Longevity Matters
Stewardship Matters
Relationships Matter
Partnerships Matter

Forty years ago in 1980 the Civic Garden Center started the Community Gardens program at the Over
The Rhine People’s Garden. Today that garden is still thriving and growing food for those in need and
providing an opportunity for the neighbors to grow food for themselves. Longevity matters. Stewardship
matters. The current garden coordinator, Christina Matthews, who some of you may know as the The
Flower Lady OTR established a relationship with Grow Appalachia in 2014. Grow Appalachia is a Strategic
Initiative of Berea College, established in 2009. They not only excel at supporting organizations that help
people grow food, but they do it with a constant eye on fiscal responsibility, efficiency and sustainability.
Stewardship matters. Relationships matter. Five years ago the Civic Garden Center actively worked to
formalize a network of Community Gardens. This rekindled a relationship with The Center for Great
Neighborhoods in Covington, whose Riddle-Yates Community Garden, the CGC helped construct in 1982.
Longevity matters. Relationships matter. Partnerships Matter. Two years ago Brian Goessling, engaged
with the Civic Garden Center through a conversation around a transition of his existing community
garden to its new iteration, the Redden Gardens. Brian is also a good friend to The Center for Great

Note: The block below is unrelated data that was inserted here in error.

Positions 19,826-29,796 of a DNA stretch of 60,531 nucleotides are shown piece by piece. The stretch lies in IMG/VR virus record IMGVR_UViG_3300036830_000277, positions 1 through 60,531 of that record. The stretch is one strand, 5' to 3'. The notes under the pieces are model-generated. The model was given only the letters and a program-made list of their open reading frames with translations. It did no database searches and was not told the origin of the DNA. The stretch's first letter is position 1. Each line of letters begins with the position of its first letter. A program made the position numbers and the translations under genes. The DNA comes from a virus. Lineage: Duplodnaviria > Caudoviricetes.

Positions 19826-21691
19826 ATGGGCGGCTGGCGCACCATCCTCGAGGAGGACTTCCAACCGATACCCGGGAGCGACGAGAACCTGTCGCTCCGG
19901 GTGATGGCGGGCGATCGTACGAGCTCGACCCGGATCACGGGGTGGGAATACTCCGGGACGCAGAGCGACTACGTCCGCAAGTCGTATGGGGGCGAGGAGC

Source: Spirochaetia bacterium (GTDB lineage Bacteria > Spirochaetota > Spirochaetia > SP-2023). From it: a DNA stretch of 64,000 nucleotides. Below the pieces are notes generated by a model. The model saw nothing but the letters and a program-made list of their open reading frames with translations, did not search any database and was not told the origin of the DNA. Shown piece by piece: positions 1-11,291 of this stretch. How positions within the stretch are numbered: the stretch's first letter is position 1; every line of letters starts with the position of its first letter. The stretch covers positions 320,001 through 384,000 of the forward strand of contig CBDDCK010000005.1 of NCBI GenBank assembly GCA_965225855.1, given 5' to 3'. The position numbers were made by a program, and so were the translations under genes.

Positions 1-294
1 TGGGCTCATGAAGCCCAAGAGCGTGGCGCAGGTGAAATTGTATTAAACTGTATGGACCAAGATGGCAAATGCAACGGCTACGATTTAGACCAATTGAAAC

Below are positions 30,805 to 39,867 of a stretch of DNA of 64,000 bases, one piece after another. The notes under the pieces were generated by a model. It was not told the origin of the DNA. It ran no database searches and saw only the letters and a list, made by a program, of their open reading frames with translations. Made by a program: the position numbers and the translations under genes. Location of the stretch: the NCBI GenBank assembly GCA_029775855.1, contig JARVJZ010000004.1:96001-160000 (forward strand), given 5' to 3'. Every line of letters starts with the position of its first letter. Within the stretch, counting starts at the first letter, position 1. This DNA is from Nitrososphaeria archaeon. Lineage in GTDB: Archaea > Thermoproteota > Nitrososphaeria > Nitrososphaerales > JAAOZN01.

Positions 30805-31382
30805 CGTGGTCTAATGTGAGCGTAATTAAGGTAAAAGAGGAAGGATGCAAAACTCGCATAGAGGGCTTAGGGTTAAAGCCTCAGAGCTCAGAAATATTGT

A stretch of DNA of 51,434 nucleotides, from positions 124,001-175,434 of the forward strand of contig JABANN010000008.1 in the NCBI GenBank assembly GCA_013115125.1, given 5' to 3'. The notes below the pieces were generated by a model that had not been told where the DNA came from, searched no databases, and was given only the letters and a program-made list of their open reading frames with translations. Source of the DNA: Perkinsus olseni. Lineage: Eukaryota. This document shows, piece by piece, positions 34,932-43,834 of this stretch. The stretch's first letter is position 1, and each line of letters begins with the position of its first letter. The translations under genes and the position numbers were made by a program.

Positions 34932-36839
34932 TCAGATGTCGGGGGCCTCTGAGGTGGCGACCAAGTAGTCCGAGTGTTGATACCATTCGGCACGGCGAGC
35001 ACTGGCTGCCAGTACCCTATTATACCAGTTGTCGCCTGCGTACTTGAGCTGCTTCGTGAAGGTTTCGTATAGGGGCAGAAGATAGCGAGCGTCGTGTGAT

Neighborhoods and their Community Development Director, Shannon Ratterman. Relationships Matter.
Partnerships Matter. It all matters.

These are the planted seeds. Let me describe how they bore fruit.

It became obvious this spring that people were racing to grow their own food. Seed companies were
selling out of product. Conversations about a new Victory Garden movement was not only in all of
gardening blogs and newsletters, but was also permeating into mainstream media sources. People are
anxious and concerned and they want to grow their own food. We did a shout out for interested parties
to join a conversation about what a Victory garden program could/should look like. Here is where it gets
fun! On that call, Shannon Ratterman mentioned that some of the longtime gardeners in the Riddle-
Yates Garden (located in Kentucky) along with Brian would volunteer to mentor community members in growing food. That
was the important key. It always truly starts, not with the idea, but identifying who will raise their hand.

A week later on a check in call with Grow Appalachia to see how Christina and the CGC were fairing,
David Cooke, the director and founder, mentioned that they were dipping into their reserve funds to
help more people. Remember that efficiency and stewardship they practice? Shannon’s comment
immediately came to mind. So here is the fruit. Covington, Kentucky now has 4 garden mentors working with 15
families to start growing food in their yards. The mentors are community garden managers, founder and
farmer of a local CSA business, an educator for an elementary after-school garden program, and a locally
renowned backyard garden expert.

The beginner gardeners definitely have the necessary support to succeed as a first year grower. We’re
looking forward to seeing this program (and the produce) continue to grow. Victory Gardens done right.

Greg Potter

Community Gardens Coordinator

Civic Garden Center of Greater Cincinnati